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Kirby Super Star Ultra

by Michael Cole - October 14, 2008, 3:39 pm EDT
Total comments: 7


Get your Birdon!

So it's Friday night, and you kick things off by heading out to your favorite generic restaurant. You know—the one with flair. You and your buddies want an appetizer, but you can't agree on which one, so you wind up ordering the sampler platter. Sure, you don't get as much of what you really wanted, and you'd rather not touch those jalapeno poppers. But it's a good compromise and a reasonable (though not great) deal, making it a popular choice.

This pretty much describes Kirby Super Star. If you've ever enjoyed a Kirby platformer you'll find something to like, but you'll wish there were more of it.

Super Star is chopped into several small games, which on average are two to three times as large as the original Kirby's Dream Land. If that sounds short, it is. But in aggregate, these games amount to a title that will take roughly as long to complete as Kirby 64 or Canvas Curse.

Only this title has far more variety. While most of its games share the same controls and special abilities, each has its own twist. Revenge of Meta Knight focuses on fast-paced action and theatrics. In contrast, The Great Cave Offensive encourages slower-paced exploration for treasure, and is generally considered the precursor to Kirby and the Amazing Mirror. Ultra's new games unfortunately miss the whole point, rehashing the original games instead of introducing new modes of play. Sometimes the game falls short of its potential: Milky Way Wishes asks players to hunt for and accrue abilities, but its level design never requires the player to leverage a specific power in order to succeed (while The Great Cave Offensive does). Even so, this game is far better than Squeak Squad or the unpopular maze portion of Super Smash Bros. Brawl's adventure mode.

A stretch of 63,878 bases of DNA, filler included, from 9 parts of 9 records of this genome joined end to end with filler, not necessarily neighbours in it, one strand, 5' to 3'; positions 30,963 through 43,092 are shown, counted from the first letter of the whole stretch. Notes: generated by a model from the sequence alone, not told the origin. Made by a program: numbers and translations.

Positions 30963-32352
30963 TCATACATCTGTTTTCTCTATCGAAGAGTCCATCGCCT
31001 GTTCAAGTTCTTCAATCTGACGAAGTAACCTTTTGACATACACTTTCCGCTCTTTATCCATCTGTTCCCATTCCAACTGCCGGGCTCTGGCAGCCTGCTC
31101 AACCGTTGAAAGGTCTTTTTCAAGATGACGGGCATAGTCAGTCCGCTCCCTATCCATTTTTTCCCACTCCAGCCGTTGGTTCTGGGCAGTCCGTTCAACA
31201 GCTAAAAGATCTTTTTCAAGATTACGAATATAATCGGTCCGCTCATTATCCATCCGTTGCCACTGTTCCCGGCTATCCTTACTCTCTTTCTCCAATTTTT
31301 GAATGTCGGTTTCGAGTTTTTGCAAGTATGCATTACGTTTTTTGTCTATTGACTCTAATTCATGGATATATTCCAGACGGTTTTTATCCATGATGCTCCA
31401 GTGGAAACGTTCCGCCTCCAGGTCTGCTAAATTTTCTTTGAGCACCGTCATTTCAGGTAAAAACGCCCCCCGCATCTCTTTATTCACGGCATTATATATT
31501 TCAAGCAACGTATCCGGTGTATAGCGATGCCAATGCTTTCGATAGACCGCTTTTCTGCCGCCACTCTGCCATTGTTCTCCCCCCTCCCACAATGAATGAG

A good deal of Super Star's lasting appeal comes from its extensive list of abilities. In most Kirby games, power-ups are largely regulated to one—possibly two—moves. In Super Star, each ability features at least three moves, and several have over half-a-dozen. The powers are distinct and practical, making them fun to use in different scenarios. Nintendo fans will also appreciate this SNES classic's clever allusions to other franchises: sword-wielding Kirby shoots beams when his health meter is full. Subsequent Kirby games merely kept Link's hat.

I would be remiss to ignore Super Star's multiplayer. Despite what NOA told NWR at E3 2008, Ultra does retain the popular two-player cooperative option, although two copies of the game are required to truly enjoy it. The introductory game, Spring Breeze, can be played with only one card, but player two must look at player one's DS to see the action. While this mode sounds a tad uncomfortable, I question why it is relegated to the introductory game. That said, Super Star is a blast with a friend, so check out co-op out if you have the means.

Kirby Super Star isn't the pinnacle of gaming some remember it to be, but it's still a clever, approachable, and entertaining game. The instruction manual describes it as a "games omnibus", and that's a pretty good way to put it. There's something for everyone.


Graphics Sound Control Gameplay Lastability Final
8 7 9 8 7 8

Super Star was already a very good-looking SNES title; this remake cleans up some of the original's rougher spots and adds subtle new details. As with other recent Kirby handheld entries, the background animation is notably limited. Brand new FMV cut-scenes are sprinkled throughout the title, but they are noticeably compressed and have unflattering black borders on both screens.


Super Star arguably has the best soundtrack of any Kirby game. Sadly, Ultra struggles to reproduce the SNES version's rich instrumentation, resulting in a less nuanced, stiffer rendition of the soundtrack. Still, most of the memorable tunes retain their charm.